Removing a Windows Rootkit Using SystemRescueCd

The past few weeks have taught me a lot about rootkits:

  1. They are insanely difficult to remove from a Windows installation
  2. This is because they disable all the best anti-malware tools
  3. They hide themselves from even the most diligent searching

Instead of spending hours trying to trick a rootkit into letting an anti-malware software to run, I prefer to use a different approach.  I discovered SystemRescueCd during a painful search to remove a virus that I could not seem to identify.  I knew the symptoms of this evil malware, but could not find a cure.  After long hours searching for that elusive cure, I landed on the SystemRescueCd home page.  I was eventually able to use this tool to remove the rootkit and rescue the Windows machine.  Unfortunately, learning to use this simple tool provided a capable Windows systems administrator with a separate challenge: familiarizing myself with (Gentoo) Linux.  I had dabbled with various flavors of Linux throughout the years, but this would be my first attempt at a productive use of Linux.  Below are the steps to successfully using SystemRescueCd to eradicate a rootkit from a Windows installation (user specific information is specified in all caps):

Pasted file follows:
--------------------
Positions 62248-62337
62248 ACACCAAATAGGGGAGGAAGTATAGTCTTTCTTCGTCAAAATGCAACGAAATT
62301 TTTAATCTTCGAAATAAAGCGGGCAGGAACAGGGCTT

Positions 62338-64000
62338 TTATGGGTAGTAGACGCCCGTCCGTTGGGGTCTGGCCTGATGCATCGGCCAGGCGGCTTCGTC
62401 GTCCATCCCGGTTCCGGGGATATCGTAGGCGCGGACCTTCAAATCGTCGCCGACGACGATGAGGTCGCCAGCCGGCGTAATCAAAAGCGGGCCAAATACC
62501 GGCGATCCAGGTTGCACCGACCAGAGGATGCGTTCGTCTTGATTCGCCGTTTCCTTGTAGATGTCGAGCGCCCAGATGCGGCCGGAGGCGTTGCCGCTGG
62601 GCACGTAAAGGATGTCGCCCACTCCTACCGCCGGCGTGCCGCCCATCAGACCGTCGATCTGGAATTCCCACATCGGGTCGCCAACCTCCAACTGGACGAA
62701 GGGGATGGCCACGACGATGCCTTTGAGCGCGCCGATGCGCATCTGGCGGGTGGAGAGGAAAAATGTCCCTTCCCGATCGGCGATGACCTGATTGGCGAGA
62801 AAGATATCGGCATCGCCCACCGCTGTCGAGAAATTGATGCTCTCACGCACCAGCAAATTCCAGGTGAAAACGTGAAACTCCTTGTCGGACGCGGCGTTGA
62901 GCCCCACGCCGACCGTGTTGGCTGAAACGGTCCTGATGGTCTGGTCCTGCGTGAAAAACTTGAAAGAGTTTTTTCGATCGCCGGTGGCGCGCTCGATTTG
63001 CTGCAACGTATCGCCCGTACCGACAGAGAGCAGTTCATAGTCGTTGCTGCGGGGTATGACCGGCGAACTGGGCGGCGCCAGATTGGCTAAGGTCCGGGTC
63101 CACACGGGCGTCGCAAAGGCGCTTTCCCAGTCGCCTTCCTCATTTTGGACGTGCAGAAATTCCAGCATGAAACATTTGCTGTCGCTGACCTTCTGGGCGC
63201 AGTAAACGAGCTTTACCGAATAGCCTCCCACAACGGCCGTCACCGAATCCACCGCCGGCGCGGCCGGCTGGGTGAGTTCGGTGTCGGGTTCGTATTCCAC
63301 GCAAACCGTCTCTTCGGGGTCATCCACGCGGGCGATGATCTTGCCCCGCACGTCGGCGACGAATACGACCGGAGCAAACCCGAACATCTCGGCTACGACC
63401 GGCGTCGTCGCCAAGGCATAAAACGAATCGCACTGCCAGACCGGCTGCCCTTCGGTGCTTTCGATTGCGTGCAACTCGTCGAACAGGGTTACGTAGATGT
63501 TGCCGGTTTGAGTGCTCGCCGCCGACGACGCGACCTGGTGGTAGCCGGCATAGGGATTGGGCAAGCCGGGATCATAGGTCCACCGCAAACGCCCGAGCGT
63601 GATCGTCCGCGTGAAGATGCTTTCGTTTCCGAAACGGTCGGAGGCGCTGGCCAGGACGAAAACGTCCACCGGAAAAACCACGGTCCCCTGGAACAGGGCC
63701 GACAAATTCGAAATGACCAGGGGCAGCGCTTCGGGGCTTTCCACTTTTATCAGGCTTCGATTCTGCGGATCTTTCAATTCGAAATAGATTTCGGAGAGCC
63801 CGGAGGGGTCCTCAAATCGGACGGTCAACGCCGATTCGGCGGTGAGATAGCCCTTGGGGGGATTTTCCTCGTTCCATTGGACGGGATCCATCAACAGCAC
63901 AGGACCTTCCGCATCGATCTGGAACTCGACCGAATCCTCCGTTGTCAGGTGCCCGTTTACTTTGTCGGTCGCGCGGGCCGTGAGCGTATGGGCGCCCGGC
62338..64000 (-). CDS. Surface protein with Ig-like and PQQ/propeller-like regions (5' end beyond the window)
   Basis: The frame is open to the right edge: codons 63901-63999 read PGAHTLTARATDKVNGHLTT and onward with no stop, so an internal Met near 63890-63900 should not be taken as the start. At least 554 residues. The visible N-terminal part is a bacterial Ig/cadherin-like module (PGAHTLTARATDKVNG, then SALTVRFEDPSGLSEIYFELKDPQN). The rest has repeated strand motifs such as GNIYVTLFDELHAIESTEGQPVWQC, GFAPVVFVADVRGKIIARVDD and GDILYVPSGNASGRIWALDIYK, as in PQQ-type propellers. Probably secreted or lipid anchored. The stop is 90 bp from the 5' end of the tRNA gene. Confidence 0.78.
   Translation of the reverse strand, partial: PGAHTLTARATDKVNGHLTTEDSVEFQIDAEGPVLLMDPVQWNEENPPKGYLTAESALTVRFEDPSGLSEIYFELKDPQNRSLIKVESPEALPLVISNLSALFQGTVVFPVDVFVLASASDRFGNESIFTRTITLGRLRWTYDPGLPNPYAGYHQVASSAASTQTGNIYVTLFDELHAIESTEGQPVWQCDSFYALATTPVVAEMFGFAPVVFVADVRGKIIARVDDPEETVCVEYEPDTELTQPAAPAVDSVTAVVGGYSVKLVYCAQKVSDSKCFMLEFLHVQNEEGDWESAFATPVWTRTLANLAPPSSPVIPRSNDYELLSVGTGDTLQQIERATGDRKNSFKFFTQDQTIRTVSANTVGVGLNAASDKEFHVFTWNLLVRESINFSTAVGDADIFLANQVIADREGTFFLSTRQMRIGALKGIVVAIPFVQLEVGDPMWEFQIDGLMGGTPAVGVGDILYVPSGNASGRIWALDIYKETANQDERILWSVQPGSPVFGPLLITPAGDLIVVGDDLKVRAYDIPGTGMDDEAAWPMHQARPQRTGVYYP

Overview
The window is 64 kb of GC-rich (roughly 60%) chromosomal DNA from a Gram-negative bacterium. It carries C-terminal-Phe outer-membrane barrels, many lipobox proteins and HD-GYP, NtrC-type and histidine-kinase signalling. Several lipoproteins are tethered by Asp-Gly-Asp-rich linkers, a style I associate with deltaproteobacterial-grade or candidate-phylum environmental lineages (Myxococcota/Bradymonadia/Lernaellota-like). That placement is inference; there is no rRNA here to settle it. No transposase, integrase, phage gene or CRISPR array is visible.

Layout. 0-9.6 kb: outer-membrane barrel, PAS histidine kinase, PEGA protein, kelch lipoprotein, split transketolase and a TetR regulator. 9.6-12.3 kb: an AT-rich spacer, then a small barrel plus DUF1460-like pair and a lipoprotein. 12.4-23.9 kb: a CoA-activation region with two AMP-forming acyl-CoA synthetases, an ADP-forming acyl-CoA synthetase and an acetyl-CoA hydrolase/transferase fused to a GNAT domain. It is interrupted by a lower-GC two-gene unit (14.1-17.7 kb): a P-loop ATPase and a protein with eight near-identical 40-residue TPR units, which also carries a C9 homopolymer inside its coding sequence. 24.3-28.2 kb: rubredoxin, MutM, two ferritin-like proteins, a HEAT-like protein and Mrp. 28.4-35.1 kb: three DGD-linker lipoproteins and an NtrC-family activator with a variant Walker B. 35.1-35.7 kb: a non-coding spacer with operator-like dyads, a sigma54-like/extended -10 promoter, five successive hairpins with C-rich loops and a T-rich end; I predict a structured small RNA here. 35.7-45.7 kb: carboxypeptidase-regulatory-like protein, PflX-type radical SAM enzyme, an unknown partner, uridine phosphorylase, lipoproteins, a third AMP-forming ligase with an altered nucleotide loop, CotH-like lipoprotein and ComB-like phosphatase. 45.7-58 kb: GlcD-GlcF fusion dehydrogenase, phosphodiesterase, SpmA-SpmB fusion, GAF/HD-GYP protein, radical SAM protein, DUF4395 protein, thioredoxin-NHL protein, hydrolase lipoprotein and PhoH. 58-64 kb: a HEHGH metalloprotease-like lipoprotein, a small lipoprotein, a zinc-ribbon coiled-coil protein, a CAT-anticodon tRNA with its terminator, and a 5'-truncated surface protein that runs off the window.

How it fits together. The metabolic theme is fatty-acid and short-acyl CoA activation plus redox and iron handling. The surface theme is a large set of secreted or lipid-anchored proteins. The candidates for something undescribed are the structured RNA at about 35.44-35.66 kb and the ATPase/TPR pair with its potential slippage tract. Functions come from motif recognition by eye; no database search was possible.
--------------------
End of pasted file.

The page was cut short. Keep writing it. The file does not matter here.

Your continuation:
Boot to SystemRescueCd

Set root password



Setup networking

dhcpcd eth0 #(make sure your network card or WIFI is plugged in or turned on)
#Update DNS if DHCP does not provide
vim /etc/resolv.conf

Type in “nameserver NAME.SERVER.IP.ADDRESS” in the last line of the file (edit the file by typing “R“; when finished, press the escape key)
Save the file by typing”:wq

Mount the Windows partition

mount -t ntfs-3g /dev/SDA1 /mnt/windows

(or /dev/sda2 or /dev/sda3, etc, etc – this will take some trial and error if not used to Linux; if you’re on a desktop, it could be hda1, hda2, etc; after mounting the partition, change directories (cd /mnt/windows) and check for the “documents and settings” folder (ls), which will confirm that this is indeed your Windows partition)

Update ClamAV

emerge clamav #this process will take a long time and seem like it's frozen.  Go get lunch

Run ClamAV, sit back, and relax for 2 hours or more

clamscan -r -i /mnt/windows

When the scan is finished, reboot the machine by typing “reboot” and then run one of those great anti-malware killers.

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